Turn to Tara: Victims of alleged pedophile Catholic school teacher say church is stalling justice

The accused teacher, Edwin Gaynor, is described as a known pedophile who, disturbingly, was shuffled from one school to another for nearly four decades.

Tara Rosenblum

Aug 7, 2023, 9:53 AM

Updated 351 days ago


In a Turn to Tara exclusive, victims of an alleged pedophile Catholic school teacher are breaking their silence to voice frustration with what they say is a stalled pursuit of justice in their high-profile case.
Gregory Morra is one of 36 plaintiffs involved in an abuse lawsuit against several Catholic schools across Westchester County and the New York Archdiocese.
The lawsuit alleges that the institutions were aware of a former teacher's sexual abuse of students but failed to take appropriate action.
The accused physical education teacher, Edwin Gaynor, is described as a known pedophile who was shuffled from one school to another for nearly four decades. Schools include Immaculate Heart of Mary Church in Scarsdale, St. Bernard in White Plains and Holy Rosary in Hawthorne between 1957 and 1986.
Gaynor, who was in charge of mentoring and coaching young elementary school athletes, is accused of repeatedly sexually abusing dozens of young boys between 8 - 14 over decades - including Morra.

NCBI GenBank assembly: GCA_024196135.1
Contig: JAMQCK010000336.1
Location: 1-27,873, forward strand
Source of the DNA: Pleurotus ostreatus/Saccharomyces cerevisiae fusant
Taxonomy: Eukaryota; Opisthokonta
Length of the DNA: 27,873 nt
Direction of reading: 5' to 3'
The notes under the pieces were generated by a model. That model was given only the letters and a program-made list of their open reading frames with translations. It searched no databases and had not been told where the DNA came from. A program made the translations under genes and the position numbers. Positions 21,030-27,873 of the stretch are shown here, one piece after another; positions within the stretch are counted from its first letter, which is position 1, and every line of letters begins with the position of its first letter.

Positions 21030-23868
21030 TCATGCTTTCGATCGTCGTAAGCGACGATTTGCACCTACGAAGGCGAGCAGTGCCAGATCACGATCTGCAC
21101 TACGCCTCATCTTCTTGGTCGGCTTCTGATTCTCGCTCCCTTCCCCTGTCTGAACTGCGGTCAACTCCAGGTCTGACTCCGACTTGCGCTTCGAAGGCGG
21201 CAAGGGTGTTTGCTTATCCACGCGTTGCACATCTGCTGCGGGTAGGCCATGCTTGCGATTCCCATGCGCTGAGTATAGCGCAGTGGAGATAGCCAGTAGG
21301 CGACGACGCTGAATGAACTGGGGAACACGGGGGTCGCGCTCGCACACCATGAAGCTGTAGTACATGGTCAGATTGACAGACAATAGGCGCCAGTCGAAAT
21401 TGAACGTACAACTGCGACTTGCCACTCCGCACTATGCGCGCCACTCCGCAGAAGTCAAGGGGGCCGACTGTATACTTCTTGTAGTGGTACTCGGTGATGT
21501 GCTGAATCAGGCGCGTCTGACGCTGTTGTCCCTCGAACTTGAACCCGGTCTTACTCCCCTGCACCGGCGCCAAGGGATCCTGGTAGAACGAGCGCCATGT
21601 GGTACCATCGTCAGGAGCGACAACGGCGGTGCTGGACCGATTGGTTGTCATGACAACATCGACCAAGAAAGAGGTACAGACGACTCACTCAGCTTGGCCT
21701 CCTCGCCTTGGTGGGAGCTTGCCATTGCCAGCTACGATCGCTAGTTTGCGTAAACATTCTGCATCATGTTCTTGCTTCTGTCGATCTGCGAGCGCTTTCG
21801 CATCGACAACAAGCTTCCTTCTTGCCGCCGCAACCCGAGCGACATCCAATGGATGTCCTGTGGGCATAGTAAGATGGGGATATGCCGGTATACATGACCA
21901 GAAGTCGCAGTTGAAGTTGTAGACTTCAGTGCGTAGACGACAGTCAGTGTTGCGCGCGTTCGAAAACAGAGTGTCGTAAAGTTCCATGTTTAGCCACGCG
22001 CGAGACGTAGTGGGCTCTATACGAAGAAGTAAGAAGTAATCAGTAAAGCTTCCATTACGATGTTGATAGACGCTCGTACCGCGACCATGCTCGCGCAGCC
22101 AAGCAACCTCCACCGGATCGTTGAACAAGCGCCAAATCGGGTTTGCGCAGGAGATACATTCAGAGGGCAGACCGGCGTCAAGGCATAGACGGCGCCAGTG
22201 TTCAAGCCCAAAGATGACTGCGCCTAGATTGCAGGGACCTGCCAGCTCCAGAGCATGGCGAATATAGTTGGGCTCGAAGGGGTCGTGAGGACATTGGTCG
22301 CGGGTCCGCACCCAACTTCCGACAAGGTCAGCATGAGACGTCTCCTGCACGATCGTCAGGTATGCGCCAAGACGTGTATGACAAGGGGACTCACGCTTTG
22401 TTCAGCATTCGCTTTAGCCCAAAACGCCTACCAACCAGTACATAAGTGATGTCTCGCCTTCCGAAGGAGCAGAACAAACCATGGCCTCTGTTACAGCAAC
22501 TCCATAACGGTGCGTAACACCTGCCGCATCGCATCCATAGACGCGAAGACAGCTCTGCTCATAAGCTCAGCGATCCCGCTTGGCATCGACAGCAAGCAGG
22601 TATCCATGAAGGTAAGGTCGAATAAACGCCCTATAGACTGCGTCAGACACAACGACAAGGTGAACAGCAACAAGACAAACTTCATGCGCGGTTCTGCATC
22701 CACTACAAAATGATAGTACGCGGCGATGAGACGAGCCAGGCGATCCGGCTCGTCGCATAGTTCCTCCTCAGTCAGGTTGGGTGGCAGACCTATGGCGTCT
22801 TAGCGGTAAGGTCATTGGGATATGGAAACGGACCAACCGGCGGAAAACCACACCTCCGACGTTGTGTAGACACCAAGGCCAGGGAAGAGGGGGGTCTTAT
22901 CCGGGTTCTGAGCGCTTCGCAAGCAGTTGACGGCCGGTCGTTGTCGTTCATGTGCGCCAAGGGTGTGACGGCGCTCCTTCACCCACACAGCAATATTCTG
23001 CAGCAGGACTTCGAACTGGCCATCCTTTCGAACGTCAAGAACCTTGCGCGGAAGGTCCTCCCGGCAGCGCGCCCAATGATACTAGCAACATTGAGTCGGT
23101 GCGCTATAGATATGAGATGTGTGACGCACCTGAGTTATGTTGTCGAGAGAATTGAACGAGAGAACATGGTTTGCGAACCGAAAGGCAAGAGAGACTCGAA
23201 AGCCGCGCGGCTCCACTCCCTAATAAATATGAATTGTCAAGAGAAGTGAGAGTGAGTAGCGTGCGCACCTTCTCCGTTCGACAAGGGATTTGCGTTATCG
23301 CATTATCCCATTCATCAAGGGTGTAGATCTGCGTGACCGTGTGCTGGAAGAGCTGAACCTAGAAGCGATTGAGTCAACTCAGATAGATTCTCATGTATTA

Morra was in fifth grade at the Immaculate Heart of Mary Church in Scarsdale in 1969 when he says the grooming began.
"It starts off with massages," he says. "And then his hand is in your crotch and then his hand is opening up your pants and then your pants are coming down. That was my introduction to ridiculously sick stuff."
He says some of the alleged sexual misconduct happened in private, but other times, his classmates would be standing only feet away.
On one occasion, Morra claims to have witnessed another classmate getting molested and remembers feeling relieved he was spared that day - too ashamed to come clean with his parents about that alleged abuse that he says lasted about a year.
Morra and the other plaintiffs filed their case under New York's Victim Act, seeking accountability and redress for the harm they endured. However, Morra asserts that the archdiocese is deliberately dragging its feet in the courts, causing a four-year delay in the proceedings to evade financial responsibility.
When asked about their expectations of justice, Morra emphasized the importance of the archdiocese accepting responsibility for not protecting them and their peers from the alleged perpetrator. In response, the archdiocese has denied any wrongdoing.
Gaynor died last year a free man, leaving behind what appears to be a handwritten confession admitting to the fondling of an 11-year-old boy.
"He sat on my lap to use the phone," Gaynor wrote. "And there, I molested him."
A spokesman said in a statement to News 12, "The Archdiocese of New York takes every allegation of abuse seriously and responds to those bringing an allegation with sensitivity and respect. While we are striving to settle all meritorious claims, we cannot comment on active cases."
The alleged victims are seeking an unspecified amount in damages, according to their attorney, Barbara Hart.

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